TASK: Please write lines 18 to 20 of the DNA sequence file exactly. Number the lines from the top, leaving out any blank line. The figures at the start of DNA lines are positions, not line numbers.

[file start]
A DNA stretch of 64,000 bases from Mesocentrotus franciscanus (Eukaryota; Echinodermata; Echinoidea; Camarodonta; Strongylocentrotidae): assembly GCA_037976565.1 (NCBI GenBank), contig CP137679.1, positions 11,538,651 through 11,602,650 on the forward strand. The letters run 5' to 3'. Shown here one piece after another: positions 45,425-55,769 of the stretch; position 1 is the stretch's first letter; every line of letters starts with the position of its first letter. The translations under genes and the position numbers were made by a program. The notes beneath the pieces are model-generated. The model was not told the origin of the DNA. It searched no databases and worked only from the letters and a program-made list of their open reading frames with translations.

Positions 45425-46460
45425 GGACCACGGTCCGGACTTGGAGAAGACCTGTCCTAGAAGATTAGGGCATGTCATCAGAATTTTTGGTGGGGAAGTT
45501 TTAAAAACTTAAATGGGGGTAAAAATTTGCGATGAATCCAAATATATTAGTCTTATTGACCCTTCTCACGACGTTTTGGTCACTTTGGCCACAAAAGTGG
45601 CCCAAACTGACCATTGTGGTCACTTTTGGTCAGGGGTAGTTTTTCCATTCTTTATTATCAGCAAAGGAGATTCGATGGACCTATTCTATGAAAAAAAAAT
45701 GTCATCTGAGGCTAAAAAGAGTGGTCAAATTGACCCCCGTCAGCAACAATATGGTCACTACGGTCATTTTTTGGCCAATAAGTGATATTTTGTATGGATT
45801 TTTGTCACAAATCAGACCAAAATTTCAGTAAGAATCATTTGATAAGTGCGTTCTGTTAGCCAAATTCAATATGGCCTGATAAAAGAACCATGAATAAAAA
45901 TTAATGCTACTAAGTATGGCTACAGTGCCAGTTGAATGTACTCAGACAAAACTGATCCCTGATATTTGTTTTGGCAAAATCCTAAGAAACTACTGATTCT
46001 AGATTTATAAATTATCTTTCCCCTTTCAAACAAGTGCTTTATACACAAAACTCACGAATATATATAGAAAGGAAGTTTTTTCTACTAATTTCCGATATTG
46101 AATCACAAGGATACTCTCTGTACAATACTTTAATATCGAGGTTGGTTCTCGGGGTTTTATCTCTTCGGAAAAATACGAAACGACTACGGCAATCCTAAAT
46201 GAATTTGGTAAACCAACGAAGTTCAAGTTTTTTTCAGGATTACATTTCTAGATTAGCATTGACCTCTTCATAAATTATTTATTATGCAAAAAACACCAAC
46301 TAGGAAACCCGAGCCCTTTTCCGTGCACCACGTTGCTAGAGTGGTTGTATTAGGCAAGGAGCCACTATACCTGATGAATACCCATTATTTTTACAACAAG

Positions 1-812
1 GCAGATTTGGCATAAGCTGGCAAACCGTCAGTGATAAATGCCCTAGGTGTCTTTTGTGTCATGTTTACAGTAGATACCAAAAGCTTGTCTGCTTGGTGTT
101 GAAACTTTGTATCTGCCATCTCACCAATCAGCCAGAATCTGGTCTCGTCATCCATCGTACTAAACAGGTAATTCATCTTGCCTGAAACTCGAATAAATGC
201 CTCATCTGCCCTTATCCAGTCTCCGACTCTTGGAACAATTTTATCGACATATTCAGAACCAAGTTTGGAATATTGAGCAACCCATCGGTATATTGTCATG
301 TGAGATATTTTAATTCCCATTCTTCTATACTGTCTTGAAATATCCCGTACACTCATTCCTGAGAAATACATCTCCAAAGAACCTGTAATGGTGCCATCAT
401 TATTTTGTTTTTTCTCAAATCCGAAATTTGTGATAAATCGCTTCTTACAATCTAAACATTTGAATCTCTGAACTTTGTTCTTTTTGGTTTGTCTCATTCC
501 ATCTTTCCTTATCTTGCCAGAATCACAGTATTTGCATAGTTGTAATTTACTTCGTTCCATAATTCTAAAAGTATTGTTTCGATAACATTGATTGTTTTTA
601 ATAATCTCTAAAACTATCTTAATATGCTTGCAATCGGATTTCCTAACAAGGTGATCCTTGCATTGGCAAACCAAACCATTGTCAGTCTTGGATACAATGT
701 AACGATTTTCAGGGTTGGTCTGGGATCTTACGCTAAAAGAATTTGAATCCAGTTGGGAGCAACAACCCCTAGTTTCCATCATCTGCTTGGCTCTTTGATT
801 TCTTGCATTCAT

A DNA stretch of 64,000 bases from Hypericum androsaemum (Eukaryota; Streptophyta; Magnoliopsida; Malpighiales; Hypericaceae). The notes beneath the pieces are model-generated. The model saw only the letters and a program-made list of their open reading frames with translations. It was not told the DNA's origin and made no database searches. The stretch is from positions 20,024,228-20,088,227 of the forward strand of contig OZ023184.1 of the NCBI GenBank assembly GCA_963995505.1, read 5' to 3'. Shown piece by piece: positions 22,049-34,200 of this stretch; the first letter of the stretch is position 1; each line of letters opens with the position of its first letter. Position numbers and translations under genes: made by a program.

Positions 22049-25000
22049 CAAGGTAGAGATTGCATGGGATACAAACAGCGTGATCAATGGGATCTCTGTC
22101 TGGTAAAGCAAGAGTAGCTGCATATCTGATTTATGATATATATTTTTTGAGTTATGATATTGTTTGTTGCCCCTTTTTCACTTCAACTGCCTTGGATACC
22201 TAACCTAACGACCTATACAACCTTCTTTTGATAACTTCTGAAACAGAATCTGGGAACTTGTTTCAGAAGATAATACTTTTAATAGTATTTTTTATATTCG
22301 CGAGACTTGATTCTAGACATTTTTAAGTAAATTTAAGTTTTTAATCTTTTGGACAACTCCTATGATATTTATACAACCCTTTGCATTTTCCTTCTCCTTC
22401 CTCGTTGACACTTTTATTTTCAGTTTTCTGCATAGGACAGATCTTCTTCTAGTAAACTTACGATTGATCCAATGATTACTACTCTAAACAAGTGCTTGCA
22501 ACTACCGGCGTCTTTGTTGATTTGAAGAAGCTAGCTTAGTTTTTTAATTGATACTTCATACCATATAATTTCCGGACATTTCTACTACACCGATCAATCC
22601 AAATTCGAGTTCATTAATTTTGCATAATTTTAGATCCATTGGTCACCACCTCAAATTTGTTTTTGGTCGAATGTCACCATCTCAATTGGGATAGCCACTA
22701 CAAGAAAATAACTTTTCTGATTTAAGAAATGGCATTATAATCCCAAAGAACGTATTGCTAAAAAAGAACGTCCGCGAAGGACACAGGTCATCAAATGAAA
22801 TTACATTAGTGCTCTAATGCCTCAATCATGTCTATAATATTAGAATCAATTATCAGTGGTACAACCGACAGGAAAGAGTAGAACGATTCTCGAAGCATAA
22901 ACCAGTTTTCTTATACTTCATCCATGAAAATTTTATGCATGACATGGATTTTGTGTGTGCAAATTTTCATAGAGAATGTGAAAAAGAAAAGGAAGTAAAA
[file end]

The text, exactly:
401 TATTTTGTTTTTTCTCAAATCCGAAATTTGTGATAAATCGCTTCTTACAATCTAAACATTTGAATCTCTGAACTTTGTTCTTTTTGGTTTGTCTCATTCC
501 ATCTTTCCTTATCTTGCCAGAATCACAGTATTTGCATAGTTGTAATTTACTTCGTTCCATAATTCTAAAAGTATTGTTTCGATAACATTGATTGTTTTTA
601 ATAATCTCTAAAACTATCTTAATATGCTTGCAATCGGATTTCCTAACAAGGTGATCCTTGCATTGGCAAACCAAACCATTGTCAGTCTTGGATACAATGT